'I was very keen to do the horseriding because I had ridden a lot as a boy,' says the Oscar-winner. 'I had to look like I couldn't ride but when the cameras were off I made the horse trot back just to show off that I could ride.
'Sadly, I don't think anybody noticed the difference!'
Jim and Hugh compete for Ethel's hand in marriage in the film but Hugh struggles to recall being in a similar situation in real life.
He talks vaguely about things being more 'orderly' when it came to winning the affections of his wife Jo, by whom he has three children, Charlie, 15, Bill, 13, and Rebecca, 10.
But mention of Jo does remind him that the profession he's in isn't necessarily the right one for him.
'She thinks performers are slightly -what's the word? -sick. She thinks there is something wrong with people who would want to get up and make a spectacle of themselves.
'And maybe she is right. She is about so many things.'
But there's no doubt Hugh has made rather a success of his profession. From his early days as Stephen Fry's comedy partner, through Blackadder and movies such as Maybe Baby and Stuart Little -which premieres on BBC1 on Christmas Day -he's had few duds.
But there was Fortysomething earlier this year, the ITV comedy drama yanked from its primetime spot after just one episode.
It's hardly one to celebrate, although Hugh, nice guy that he is, won't criticise ITV for their decision to pull it.
'They presumably know their business and felt it was right to do what they did,' says Hugh. 'It was disappointing but you move on and hope to do better next time.'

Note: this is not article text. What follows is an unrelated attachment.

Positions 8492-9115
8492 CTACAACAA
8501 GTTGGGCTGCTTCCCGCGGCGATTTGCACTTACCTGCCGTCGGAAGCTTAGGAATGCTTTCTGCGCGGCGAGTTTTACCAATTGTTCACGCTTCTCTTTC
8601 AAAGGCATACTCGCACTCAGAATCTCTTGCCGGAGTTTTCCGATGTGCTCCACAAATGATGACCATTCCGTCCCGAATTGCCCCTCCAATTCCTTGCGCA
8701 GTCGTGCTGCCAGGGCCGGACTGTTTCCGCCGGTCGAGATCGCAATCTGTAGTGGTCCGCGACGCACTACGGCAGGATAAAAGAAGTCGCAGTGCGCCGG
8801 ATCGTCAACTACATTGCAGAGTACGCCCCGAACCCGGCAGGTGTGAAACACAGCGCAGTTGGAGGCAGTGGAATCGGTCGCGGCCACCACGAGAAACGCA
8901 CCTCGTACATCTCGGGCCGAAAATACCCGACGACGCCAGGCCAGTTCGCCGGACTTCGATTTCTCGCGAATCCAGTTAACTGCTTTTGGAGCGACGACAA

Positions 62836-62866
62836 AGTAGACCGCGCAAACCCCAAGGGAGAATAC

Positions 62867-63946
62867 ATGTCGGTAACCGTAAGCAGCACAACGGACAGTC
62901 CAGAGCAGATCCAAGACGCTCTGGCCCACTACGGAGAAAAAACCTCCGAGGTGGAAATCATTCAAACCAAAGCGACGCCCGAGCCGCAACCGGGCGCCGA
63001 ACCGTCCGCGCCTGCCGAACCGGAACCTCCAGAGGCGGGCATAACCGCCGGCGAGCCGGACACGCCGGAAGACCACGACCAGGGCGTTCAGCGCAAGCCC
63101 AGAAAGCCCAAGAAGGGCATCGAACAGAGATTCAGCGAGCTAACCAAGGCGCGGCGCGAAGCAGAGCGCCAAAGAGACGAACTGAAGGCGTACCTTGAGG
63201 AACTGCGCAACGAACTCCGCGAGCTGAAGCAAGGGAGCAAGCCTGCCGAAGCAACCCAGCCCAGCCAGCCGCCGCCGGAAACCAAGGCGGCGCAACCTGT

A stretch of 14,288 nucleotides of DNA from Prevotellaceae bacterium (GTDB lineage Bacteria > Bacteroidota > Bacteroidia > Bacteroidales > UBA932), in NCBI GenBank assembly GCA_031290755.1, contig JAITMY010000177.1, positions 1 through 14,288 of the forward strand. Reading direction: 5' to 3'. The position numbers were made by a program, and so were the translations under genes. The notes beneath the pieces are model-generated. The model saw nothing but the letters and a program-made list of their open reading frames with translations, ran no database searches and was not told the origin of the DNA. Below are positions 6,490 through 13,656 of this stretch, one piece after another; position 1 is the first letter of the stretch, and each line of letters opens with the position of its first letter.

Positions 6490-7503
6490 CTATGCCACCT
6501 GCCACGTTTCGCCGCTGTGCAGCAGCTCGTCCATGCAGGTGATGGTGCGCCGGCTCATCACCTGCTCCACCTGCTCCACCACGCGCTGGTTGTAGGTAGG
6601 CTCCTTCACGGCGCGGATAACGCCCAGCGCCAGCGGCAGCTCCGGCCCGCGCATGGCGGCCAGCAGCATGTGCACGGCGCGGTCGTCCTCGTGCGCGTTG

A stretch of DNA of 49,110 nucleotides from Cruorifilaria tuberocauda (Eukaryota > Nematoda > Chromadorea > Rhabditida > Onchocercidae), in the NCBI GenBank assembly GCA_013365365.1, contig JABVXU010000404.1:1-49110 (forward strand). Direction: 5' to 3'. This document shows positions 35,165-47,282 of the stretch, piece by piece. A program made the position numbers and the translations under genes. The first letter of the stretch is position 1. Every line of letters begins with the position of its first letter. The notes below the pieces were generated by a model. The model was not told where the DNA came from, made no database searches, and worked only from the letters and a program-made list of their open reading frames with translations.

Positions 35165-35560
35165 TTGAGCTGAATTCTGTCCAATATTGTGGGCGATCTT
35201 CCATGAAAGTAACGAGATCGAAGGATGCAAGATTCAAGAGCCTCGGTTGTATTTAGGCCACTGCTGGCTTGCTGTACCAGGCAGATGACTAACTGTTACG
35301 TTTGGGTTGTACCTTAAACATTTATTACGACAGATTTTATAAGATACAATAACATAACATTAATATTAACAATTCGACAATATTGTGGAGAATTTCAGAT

ACTING UP: Big bums, dead birds and Bill Nighy; M Celebs' Deirdre O'Brien becomes a frock star for a day on the set of the BBC's new Christmas drama The Young Visiters.(Features)
Sunday Mirror (London, England); 12/14/2003
Byline: Deirdre O'Brien
It's 6am at Syon House in Middlesex, and the stately home is bathed in sunlight. The car park, however, is full of lorries, Edwardian ladies, American Indians, admirals and African tribal chiefs.
It's not a fancy dress party, but the set of the BBC drama The Young Visiters (sic). Written in 1919 by Daisy Ashcroft, then only eight years old, the classic romance tells the story of Ethel Monticue, a young woman who aspires to join polite society. And M Celebs has been invited along to experience being an extra in a costume drama.
I'm ushered into make-up and introduced to Karen, whose job it is to deal with a face that clearly got up at 4am. `Don't worry, we'll sort out those bags,' she says. She applies carmine stain to my lips (the Edwardians didn't have lip gloss), but won't let me have any mascara: `Not suitable for the period.' My first appearance on national TV and I'm not allowed mascara. The horror.